One of the many benefits of working with the people who are currently serving on the court is that we do indeed have a very collegial court. I am excited about working with each member individually and collectively, and I am really excited about the fact that each of them is committed to doing the work of the court. We have relationships among each other outside our electoral process, and I have absolutely every expectation that each of us will continue to be collegial and committed to doing the work of the court and making sure the Supreme Court of North Carolina remains one of the best courts in the country. And I’m proud of that.
You are the first African-American female chief justice in the history of North Carolina, and one of the very few in the history of the United States. What are your thoughts on being a pioneer?
It is certainly not lost on me, the magnitude of the moment. It is indeed an honor to have been appointed by the governor to serve as chief justice. It is a wonderful opportunity for all of us as North Carolinians and Americans to really celebrate diversity–diversity of talent, and acknowledgement of talent, especially during Black History Month and as the court commemorates its 200th anniversary and to think about how wonderfully far North Carolina has come. This is not the court of 100, 200 years ago. It is a wonderful acknowledgment of the advancements in North Carolina and wonderful acknowledgment of where North Carolina is and wants to be.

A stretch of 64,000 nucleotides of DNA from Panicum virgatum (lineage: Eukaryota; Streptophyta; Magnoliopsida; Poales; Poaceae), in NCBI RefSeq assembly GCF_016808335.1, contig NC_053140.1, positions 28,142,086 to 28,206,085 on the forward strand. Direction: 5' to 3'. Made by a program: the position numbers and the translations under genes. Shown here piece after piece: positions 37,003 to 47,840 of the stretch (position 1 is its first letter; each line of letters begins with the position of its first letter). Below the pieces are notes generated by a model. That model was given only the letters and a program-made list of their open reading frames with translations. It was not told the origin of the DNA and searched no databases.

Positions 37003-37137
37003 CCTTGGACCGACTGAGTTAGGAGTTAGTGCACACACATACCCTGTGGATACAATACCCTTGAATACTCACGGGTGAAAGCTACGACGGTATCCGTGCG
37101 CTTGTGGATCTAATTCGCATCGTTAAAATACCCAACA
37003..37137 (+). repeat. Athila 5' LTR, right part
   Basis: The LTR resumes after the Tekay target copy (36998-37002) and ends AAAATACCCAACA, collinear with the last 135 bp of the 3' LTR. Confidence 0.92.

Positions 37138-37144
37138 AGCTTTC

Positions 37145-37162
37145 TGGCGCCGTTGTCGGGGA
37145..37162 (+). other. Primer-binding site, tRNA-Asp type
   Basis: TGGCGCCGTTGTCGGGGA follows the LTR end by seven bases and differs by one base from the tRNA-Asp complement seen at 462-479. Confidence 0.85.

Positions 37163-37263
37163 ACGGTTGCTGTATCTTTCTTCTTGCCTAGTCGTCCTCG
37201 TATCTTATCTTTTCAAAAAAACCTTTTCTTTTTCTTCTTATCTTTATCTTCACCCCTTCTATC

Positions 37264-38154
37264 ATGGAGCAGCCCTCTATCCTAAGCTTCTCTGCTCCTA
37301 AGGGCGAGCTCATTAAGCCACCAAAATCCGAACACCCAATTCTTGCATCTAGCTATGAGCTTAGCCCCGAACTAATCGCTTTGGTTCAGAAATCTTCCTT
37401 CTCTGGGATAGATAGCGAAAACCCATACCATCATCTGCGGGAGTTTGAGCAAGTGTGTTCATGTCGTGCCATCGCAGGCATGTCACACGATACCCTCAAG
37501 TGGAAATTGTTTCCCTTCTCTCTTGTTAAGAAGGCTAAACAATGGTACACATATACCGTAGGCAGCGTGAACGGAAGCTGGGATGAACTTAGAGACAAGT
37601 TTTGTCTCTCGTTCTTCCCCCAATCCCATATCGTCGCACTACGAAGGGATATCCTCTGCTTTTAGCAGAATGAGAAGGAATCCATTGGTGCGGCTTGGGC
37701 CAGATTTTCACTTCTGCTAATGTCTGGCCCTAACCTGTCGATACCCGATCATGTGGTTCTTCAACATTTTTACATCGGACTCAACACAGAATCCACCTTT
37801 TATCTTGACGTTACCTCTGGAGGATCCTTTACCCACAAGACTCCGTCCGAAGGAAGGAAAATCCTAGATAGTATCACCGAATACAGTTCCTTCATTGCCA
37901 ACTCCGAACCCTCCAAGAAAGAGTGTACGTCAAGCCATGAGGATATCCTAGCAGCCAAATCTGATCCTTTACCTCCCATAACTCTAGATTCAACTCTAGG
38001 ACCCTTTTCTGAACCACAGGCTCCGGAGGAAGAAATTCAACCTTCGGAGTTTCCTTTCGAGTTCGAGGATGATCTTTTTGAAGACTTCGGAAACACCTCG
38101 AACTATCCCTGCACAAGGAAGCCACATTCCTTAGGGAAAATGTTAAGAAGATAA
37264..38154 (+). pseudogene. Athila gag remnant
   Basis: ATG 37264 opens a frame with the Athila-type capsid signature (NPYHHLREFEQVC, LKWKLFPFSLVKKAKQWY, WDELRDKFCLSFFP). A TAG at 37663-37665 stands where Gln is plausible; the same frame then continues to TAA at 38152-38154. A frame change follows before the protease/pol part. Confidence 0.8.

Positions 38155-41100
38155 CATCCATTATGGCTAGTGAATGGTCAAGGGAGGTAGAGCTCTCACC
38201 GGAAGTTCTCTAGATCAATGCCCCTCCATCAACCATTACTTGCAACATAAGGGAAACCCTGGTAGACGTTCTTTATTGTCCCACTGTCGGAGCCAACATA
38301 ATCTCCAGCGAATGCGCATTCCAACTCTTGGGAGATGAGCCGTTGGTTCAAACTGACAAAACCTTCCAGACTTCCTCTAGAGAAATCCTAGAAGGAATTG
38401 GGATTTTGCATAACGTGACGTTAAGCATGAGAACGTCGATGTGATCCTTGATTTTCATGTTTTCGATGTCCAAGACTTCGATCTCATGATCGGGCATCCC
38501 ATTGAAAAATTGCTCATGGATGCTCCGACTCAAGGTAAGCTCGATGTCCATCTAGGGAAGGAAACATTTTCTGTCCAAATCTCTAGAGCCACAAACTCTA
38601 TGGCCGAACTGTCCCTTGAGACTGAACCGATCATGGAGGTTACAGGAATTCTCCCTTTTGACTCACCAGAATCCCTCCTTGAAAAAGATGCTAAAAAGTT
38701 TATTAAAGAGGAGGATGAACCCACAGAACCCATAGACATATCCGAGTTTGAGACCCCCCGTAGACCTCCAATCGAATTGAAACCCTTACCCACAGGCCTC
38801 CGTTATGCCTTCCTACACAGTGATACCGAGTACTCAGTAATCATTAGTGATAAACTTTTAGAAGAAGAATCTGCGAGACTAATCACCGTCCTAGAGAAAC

Who are some of the judges or attorneys who have most influenced you in your career and how you will approach your new position?
There are so many lawyers and judges who have been such a remarkable part of my professional and civic journey. Honestly, the list is a profound one. The one I’d like to mention here is Justice [Patricia] Timmons-Goodson, as she was the first African-American woman to serve on this court and is certainly is a trailblazer in her own right. I mention her specifically because I think it is important that we think about the importance of diversity and think about the importance of the people of North Carolina having confidence in our courts and having confidence and belief in the people who serve us all. She has wonderfully modeled good service, good character, a good sense of humor, and great intellect. She has graciously held not just the position of associate justice of this court, but she is currently serving as vice chair of the United States Civil Rights Commission. In every position she holds, she appreciates that it is a position of service to all people. She is a fantastic champion in understanding and believing in the rights of all.
What is something about you that North Carolina lawyers may be surprised to learn?
The N.C. Bar Association has posted on Twitter a tribute that I made for retiring district court judge Herbert Richardson in Robeson County. The “Ode to Judge Richardson” was in the form a rap. It was a lot of fun. Judge Richardson has a wonderful sense of humor. It was during the annual Buck Harris Dinner, which is held during the holidays. It’s always a fun, jovial evening where lawyers and judges can really come together and laugh with each other, and at each other, when necessary.
Follow Bill Cresenzo on Twitter @bcresenzonclw